Trekking from Purne to Phugtal Monastery, in Pictures


A dash of green at the only house you will encounter on the way on the way to Phugtal (Phuktal) from Purne. 

Read : Stunning experiences from the most remote monastery in the world

Beginning of the trail, golden colours of the mountains – Tsarap Chu flows by.


Fabulous terrain sculpted by nature itself. My path passes through these rocks.

Read : Leh-Ladakh : Amalgamation of Cultures

Sand and stone formations enroute Phugtal Gompa, I can also spot a cave sort of opening on that huge mountain.


The slender path clings to the right side of the river, loose gravel shifts and falls into the river making it a precarious walk.


Dramatic scenery in Lungnak Valley, Tsarap Chu (the river responsible for the debacle of Chadar Trek in 2015).

Read : Wanderings in Lahaul – Tayul Monastery

The lama stationed by the monastery starts waving to me even as I wonder ‘What if?’ 


First glimpse of the swaying bridge over Tsarap Chu… Isn’t is a classic photograph?


The path periodically comes down to the dizzying river and then makes for a steep climb again. 

Read : Wanderings in Lahaul : Kardang Monastery

Can you spot a monk in the picture? A tiny dot of red, lama of Phugtal Monastery.


You really want these prayer flags to help for just that little bit. One of the scariest bridges ever!


Don’t be a gama in the land of the lama!


I will be forever grateful to that person from Yal village for sewing up my torn shoes, only with these could I reach the elusive Phugtal Monastery.

Read : Lamas at Phuktal Monastery

How often do you see that?! Lamas posing with the coolest caps.


Checking up on me, eh! Bloody fingers and all that. He he.


Chortens, monks, a monastery guesthouse and the greatest of all sights; built inside a cave Phuktal Gönpa also written as Phugtal Gönpa.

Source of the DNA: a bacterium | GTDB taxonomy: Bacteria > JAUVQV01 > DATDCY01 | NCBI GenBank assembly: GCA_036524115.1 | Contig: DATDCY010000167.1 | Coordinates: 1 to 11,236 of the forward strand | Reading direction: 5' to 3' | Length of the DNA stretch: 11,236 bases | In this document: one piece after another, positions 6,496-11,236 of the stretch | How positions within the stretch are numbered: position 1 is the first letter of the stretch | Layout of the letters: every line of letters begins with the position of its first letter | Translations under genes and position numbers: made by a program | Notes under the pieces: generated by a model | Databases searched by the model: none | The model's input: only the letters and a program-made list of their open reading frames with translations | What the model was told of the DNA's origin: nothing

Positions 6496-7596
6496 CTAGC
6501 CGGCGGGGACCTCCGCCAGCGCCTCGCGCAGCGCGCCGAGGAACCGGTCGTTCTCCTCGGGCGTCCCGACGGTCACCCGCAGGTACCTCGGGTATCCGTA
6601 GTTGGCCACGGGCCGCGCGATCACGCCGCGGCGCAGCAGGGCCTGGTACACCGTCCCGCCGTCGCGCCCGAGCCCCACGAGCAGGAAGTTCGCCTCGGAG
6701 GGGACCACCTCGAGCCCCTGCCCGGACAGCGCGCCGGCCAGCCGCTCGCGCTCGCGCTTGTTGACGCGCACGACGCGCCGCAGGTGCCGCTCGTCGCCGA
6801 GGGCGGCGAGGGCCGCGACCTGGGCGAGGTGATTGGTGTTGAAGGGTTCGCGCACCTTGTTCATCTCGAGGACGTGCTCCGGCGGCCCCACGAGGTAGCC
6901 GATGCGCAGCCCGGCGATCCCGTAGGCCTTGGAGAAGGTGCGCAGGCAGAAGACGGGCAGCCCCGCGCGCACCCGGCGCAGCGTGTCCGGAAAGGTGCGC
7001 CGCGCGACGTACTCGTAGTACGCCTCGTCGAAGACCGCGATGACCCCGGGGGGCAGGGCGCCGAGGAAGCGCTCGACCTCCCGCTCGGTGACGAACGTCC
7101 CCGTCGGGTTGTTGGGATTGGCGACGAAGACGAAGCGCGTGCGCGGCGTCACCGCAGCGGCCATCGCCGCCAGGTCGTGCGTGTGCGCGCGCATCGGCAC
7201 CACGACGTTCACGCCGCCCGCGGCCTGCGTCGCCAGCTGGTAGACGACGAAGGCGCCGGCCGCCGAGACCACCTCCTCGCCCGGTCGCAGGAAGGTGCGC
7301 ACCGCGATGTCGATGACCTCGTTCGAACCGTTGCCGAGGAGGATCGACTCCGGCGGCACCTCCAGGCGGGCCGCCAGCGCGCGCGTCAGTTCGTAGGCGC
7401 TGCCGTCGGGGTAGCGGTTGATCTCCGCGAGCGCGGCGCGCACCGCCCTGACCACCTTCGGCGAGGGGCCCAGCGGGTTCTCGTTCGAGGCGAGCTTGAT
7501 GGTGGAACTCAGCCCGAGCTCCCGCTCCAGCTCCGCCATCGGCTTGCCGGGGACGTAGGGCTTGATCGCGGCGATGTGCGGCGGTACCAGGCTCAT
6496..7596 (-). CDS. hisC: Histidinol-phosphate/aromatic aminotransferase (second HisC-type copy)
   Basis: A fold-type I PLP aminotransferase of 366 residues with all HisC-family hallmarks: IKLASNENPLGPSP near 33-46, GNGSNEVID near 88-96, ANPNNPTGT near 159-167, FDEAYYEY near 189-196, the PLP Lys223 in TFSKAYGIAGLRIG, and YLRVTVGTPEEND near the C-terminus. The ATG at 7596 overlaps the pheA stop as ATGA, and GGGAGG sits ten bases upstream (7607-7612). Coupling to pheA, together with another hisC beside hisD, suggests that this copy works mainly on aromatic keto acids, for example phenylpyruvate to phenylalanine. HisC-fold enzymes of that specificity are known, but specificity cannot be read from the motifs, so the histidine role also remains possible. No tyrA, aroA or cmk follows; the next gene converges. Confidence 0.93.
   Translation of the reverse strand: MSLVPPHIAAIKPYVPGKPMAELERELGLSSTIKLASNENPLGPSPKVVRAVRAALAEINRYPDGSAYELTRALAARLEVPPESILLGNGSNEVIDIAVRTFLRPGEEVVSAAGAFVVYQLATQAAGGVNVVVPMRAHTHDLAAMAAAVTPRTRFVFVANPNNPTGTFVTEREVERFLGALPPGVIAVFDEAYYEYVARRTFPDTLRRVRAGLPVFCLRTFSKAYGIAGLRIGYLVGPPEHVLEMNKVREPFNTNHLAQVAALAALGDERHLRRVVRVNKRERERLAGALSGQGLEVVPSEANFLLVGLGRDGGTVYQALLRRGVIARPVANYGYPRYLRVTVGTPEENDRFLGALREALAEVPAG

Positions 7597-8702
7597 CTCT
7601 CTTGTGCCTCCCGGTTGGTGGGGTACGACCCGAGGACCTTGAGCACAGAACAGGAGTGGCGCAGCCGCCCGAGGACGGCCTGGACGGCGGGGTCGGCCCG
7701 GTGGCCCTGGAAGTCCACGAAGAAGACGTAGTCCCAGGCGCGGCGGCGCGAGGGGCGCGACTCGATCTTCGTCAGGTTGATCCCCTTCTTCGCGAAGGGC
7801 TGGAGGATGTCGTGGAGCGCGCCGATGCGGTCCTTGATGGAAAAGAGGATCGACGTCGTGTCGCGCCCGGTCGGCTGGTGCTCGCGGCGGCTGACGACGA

A place that I’ve aspired to visit, after falling in love with the monasteries of Spiti, Lahaul and Ladakh.

Read : Can you help me ‘do’ Ladakh in 6 days?

Stunning colours of the mountains, a hanging monastery built on a rock face, Tsarap Chu river flows… This is Phugtal!


My favourite picture of Phuktal Gönpa.


An eternal spring flows inside the cave; notice the lone Cypress tree on top.

Check : Waltzing to Happiness on a Houseboat in Srinagar

We are literally on top of the river, on a limestone cliff, within a cluster of buildings made of mud and stone. Gloriously old.


Monks having lunch in the picturesque courtyard of the cute monastery school.


Lunch time meant it was a good opportunity to mingle with these little kid monks.

Read : Portraits that speak, from Turtuk

Families from all across Zanskar send their kids to the monastic school in Phugtal Monastery.


A view from inside the labyrinth of houses and scrabble of white washed buildings.


Artistic treasures lie scattered; a team of artists from Chilling has made some beautiful Bodhisattvas inside the monastery.

Check : Bhutan : Experiences & Tips

Classes being held at the hanging courtyard (come to think of it). Quite a classroom, I must say!


We can hardly imagine how that wonderful structure was built on that vertical cliff.


The oldest part of Phugtal monastery is said to be more than a 1000 years old and the paintings are similar in style to Alchi & Tabo

Want to know more about Zanskar?

Read : Doing the unthinkable – Solo Trekking to Zanskar

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21 thoughts on “Trekking from Purne to Phugtal Monastery, in Pictures”

  1. Striking landscape beautifully captured for posterity. I remember reading about the Phukta Gutor festival celebrated here, to mark the end of the Tibetan year.

    On another note, all these difficult to access monasteries seem like a faraway dream.

    And about the ‘almost invisible’ monk – he is standing on the left riverbank, close to the rivulet.

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  3. I fall in love with this place. You are such a lucky person on earth. I have marked this place in my bucket list. Is it possible to visit there with you?

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